Hurricane Florence is shaping up to be a horrible storm, and it does not look any better when you look at it from space.
Images and videos taken by NASA and astronauts on the International Space Station show Hurricane Florence at a different angle, compared to what we see on Earth. However, that does not make the hurricane any less frightening.
Hurricane Florence: Images And Videos From Space
Hurricane Florence is a Category 4 storm that is moving across the Atlantic and headed for the East Coast of the United States. It is expected start affecting North Carolina and South Carolina as early as Sept. 13.
The massive power behind Hurricane Florence resulted in amazing, and downright terrifying, images and videos taken from space. One of the astronauts who took images of Hurricane Florence was Alexander Gerst, a German astronaut onboard the International Space Station.
Watch out, America! #HurricaneFlorence is so enormous, we could only capture her with a super wide-angle lens from the @Space_Station, 400 km directly above the eye. Get prepared on the East Coast, this is a no-kidding nightmare coming for you. #Horizons pic.twitter.com/ovZozsncfh — Alexander Gerst (@Astro_Alex) September 12, 2018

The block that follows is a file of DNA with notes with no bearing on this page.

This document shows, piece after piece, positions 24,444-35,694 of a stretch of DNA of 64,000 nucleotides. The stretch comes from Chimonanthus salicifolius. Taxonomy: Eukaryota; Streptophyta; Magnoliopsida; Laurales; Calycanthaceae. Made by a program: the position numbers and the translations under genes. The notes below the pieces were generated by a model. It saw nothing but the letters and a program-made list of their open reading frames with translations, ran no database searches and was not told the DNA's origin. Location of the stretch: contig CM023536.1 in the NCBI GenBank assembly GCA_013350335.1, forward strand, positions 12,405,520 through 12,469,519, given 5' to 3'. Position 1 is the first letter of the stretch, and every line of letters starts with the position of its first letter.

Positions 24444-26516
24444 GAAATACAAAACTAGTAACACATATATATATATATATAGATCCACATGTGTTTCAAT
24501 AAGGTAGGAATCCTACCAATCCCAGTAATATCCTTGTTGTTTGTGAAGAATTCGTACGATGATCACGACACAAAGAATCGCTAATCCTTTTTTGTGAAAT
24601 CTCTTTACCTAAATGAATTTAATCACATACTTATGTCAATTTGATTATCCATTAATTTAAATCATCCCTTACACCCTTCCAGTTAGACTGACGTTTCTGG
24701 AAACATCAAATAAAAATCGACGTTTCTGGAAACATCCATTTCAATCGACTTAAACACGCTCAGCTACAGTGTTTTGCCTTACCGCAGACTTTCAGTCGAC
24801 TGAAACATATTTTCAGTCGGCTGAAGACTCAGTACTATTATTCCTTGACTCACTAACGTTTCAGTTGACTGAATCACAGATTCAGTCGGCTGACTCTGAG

Describing Hurricane Florence as "a no-kidding nightmare" is certainly appropriate, with Gerst warning Americans on the East Coast to prepare for the storm's arrival. Fellow astronaut, Ricky Arnold, also took photos Hurricane Florence from space, while sounding out that the crew members of the International Space Station are thinking of the people who will be affected.
#HurricaneFlorence this morning with Cape Hatteras #NorthCarolina in the foreground. The crew of @Space_Station is thinking of those who will be affected. pic.twitter.com/XsQ7Zwurfa — Ricky Arnold (@astro_ricky) September 12, 2018
NASA itself uploaded a video of Hurricane Florence that was taken by the high-definition camera located outside the International Space Station. The space agency described the footage as "a stark and sobering" view of the storm, as it moved with wind speeds of 130 miles per hour.
Preparing For Hurricane Florence
The National Hurricane Center, a division of the National Oceanic and Atmospheric Administration, said that Hurricane Florence may lead to a life-threatening storm surge and rainfall.
Following Hurricane Florence are two more powerful storms crossing the Atlantic, namely Tropical Storm Isaac and Hurricane Helene. However, these two are predicted to not cause as much damage as expected of Hurricane Florence.